Cottonopolis to cool: Manchester's Northern Quarter
Captain America: the First Avenger was shot in Manchester’s Northern Quarter. Brooding warehouses on narrow streets, overhung with iron fire escapes casting dark shadows, posed as 1940s New York City.
A regular feature of NQ street life is the coned-off parking, film makers’ vans, multicoloured spaghettis of cables, and waiting crew as yet another director tries to capture the edgy cityscape as backdrop to his story.
Wedged between the city centre, Ancoats, Piccadilly and Victoria and centred on Oldham Street, this is Manchester’s self-styled creative quarter. If Jane Jacobs – the great urbanist and apostle of vibrant, mixed use neighbourhoods – was alive today, she’d love it.
Imagine – start the day with a Fairtrade cortado and a productive Wi-Fi session with the PowerBook, an ethnic wrap for lunch, a burst of street photography of hipsters, dudes and rag-trade white-van men and the night raved away with drinks, chemicals and sounds – all within a two-minute radius.
The street names speak of history: Back China Lane, Mangle Street, Faraday Street, Bunsen Street. The business names speak of today: Northern Tea Power, TAKK, Eastern Bloc Records, Mufti Hairdressing, DJ Academy, Allotment Bar and Restaurant, Keep Pedalling Bike Shop, Port Street Beer House, Matt and Phreds Jazz Club, Afflecks – emporium of eclecticism, totem of indie commerce.
Doggies have gone boom! A record number of bars, cafes and shops have opened their doors to our beloved pooches...it’s now a common thing to see a dog out drinking a doggiecino with their owners.
And so many ghosts...Mrs G. Linnaeus Banks, creator of Manchester Man Jabez Clegg, lived in Oldham Street when it was alive with shops, markets and merchants.
By the 1840s, Manchester had become the world’s first industrial city. Stevenson Square was the scene of political rallies and festivities. Cottonopolis reached its peak just before World War 1. Then the long decline began. By the late twentieth century, the area was marginalised as the Arndale Centre and Market Street anchored the chain stores, and much of the rag trade migrated to sheds in the edgelands.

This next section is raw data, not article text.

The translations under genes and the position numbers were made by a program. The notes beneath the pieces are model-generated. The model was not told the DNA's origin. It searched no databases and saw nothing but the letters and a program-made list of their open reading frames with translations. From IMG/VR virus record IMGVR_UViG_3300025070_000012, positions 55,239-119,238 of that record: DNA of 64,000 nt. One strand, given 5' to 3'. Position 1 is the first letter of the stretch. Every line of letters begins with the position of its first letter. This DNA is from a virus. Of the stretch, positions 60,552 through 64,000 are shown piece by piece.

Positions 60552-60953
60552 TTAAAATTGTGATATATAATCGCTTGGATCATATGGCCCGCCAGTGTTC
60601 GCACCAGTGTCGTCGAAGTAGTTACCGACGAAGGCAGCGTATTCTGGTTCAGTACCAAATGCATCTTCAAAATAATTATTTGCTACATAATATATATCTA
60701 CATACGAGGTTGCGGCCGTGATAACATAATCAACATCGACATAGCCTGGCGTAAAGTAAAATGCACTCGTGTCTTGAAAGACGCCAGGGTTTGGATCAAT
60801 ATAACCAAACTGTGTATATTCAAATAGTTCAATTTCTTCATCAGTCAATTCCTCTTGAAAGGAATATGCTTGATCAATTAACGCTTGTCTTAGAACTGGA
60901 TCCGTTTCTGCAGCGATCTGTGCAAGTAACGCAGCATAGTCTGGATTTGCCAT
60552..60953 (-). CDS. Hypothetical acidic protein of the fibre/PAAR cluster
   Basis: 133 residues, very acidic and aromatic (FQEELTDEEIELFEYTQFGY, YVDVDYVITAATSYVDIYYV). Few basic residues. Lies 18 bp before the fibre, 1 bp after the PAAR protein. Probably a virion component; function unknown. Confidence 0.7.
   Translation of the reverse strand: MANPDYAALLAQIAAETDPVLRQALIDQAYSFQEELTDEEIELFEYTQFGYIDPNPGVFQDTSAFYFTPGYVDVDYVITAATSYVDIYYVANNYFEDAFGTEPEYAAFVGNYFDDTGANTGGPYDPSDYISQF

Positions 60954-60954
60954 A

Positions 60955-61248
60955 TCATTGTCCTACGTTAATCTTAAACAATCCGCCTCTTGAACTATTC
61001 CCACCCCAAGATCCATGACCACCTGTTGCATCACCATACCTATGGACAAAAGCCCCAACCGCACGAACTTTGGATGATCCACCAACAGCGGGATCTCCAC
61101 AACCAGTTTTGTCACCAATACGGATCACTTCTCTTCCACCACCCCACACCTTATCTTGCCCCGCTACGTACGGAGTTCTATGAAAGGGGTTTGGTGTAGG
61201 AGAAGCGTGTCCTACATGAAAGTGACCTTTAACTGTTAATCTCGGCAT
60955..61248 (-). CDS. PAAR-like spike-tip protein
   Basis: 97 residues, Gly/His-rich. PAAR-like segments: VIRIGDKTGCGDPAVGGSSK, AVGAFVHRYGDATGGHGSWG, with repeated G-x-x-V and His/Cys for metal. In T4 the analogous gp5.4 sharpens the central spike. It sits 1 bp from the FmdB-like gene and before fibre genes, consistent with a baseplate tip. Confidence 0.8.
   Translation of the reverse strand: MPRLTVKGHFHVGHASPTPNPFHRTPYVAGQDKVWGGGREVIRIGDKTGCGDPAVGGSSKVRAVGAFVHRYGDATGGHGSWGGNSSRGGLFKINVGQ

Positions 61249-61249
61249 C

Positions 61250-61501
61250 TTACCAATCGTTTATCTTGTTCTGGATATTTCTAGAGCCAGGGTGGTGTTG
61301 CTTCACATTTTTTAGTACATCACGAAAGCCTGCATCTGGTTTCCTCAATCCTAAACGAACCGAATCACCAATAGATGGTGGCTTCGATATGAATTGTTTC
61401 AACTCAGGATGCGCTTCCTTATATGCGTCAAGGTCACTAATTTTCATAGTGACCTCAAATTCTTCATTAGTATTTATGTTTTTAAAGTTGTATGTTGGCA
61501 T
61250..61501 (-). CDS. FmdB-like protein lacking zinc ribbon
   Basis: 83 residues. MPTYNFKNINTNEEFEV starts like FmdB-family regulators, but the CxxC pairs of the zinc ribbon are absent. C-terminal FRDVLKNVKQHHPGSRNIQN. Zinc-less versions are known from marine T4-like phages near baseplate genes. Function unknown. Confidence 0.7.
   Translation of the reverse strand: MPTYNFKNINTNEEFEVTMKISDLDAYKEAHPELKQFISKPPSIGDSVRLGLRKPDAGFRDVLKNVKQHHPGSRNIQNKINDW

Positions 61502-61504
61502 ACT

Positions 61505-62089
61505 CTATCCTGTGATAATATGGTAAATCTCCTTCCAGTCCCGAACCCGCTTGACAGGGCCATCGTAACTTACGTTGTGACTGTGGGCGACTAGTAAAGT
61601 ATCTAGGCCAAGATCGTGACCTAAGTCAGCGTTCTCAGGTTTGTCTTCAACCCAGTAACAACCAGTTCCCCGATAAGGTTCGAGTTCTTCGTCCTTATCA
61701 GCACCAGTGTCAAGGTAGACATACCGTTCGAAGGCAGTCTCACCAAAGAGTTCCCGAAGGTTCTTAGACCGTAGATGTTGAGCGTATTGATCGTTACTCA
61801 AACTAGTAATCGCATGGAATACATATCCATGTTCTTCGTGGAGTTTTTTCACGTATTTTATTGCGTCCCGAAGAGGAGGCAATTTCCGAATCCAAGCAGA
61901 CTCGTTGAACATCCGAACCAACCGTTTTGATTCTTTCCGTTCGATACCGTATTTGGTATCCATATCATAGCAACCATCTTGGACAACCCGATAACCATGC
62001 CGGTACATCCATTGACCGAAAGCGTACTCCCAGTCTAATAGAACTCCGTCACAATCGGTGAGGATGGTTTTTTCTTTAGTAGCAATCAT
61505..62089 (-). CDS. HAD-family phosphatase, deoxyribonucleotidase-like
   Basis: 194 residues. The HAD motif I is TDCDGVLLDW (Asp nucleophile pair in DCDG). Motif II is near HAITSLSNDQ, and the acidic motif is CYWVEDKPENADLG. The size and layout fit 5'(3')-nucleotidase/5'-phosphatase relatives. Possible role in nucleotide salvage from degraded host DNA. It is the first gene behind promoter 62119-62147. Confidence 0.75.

Rebranding and reinvention as The Northern Quarter in the nineties, together with easy in easy out low rent space, fuelled the revival. Long-life, loose-fit warehouses were perfect for conversion to apartments, offices, studios, bars, clubs and small shops. Obliteration by large-scale redevelopment was never financially viable. Most of the historic urban fabric remains. Early investment by developer Urban Splash showed others the design-led way.
More recently, infill development has been absorbed without destroying the funky ambience. To this day, the area is almost entirely chain-free. The coffee shops and pubs are independent. The vibe is messy, an alternative to the straight city centre.This is the area of the city in which you’re likely to be surprised by pineapple on rooftops and poems embedded in the sidewalks.
Gentle dilapidation makes a perfect setting for young creatives living, working and playing. Northern Quarter spirit is beautifully captured by the mosaic on the wall of Goth paradise Afflecks: and on the sixth day, God created MANchester.
Walter Menzies is an independent advisor on sustainable development and partnership development and management with the public, private and third sectors. He is chair of the new Manchester and Pennine Waterway Partnership (of the Canal and Rivers Trust) charged with providing leadership, championing and developing a strategic plan for Manchester and Pennine area, provisionally titled: “Manchester - Capital of the North’s Waterways?”.